“Empathy comes from the Greek empatheia—em (into) and pathos (feeling)—a penetration, a kind of travel. It suggests you enter another person’s pain as you’d enter another country, through immigration and customs, border crossing by way of query: What grows where you are? What are the laws? What animals graze there?…Empathy isn’t just remembering to say that must really be hard—it’s figuring out how to bring difficulty into the light so it can be seen at all. Empathy isn’t just listening, it’s asking the questions whose answers need to be listened to. Empathy requires inquiry as much as imagination.”
— Leslie Jamison, The Empathy Exams
In what David Brooks deemed an “empathy craze” of the past decade, several bestsellers exalted the values of empathy, followed by a series of widely circulated opinion pieces questioning the limits of empathy. Schools and social entrepreneurs preach the value of teaching empathy. The core of trendy human-centered design is empathetic listening and design. I too, caught on to the hype—seeking to better understand empathy as it relates to my own work in social enterprise and social design. Here is what I’ve begun to understand.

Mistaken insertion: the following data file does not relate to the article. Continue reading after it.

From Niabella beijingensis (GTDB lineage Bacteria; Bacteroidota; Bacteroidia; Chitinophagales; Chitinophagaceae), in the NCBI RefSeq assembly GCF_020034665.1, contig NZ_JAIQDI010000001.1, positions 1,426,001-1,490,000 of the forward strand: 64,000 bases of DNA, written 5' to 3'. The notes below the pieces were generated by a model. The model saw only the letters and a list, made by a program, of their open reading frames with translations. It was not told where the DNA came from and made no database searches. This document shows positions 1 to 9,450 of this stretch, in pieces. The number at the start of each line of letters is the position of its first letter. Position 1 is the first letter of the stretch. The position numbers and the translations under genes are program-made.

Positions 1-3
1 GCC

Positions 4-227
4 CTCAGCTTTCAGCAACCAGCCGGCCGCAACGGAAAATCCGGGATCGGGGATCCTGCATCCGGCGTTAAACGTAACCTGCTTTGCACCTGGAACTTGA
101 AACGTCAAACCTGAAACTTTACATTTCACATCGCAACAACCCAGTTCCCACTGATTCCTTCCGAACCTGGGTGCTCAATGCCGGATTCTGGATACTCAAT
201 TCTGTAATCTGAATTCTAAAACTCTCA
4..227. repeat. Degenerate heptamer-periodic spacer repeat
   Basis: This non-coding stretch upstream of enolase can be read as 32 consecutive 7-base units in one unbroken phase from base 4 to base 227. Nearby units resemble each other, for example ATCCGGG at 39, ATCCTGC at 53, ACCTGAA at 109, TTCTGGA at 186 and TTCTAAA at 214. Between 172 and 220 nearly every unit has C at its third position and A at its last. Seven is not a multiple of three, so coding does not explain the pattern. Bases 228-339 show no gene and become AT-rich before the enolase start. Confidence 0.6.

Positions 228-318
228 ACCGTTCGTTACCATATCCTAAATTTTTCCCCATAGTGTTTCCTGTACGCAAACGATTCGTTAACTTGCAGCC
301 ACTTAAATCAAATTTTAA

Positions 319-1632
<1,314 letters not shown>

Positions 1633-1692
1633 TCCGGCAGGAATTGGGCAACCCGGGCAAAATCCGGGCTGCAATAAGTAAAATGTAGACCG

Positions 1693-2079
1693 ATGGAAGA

Empathy has a critical role to play in creating positive social change; it will enable us to become more collaborative and respond more thoughtfully to social issues. We can cultivate and teach empathy—with intentionality, or willed effort, not diminishing its power—and we can encourage empathy without requiring action or agreement. But before empathy can achieve it’s full impact in our lives and in positive social change, we must cultivate internal awareness to understand our own context in the world.
Through my exploration of empathy, I remain with more questions than answers, and know that my opinion will evolve and change over time. I offer my thoughts here because this subject is important to the public discourse on social change and personal development, and I hope that others wiser than me will offer their own ideas and feedback in response. (more…)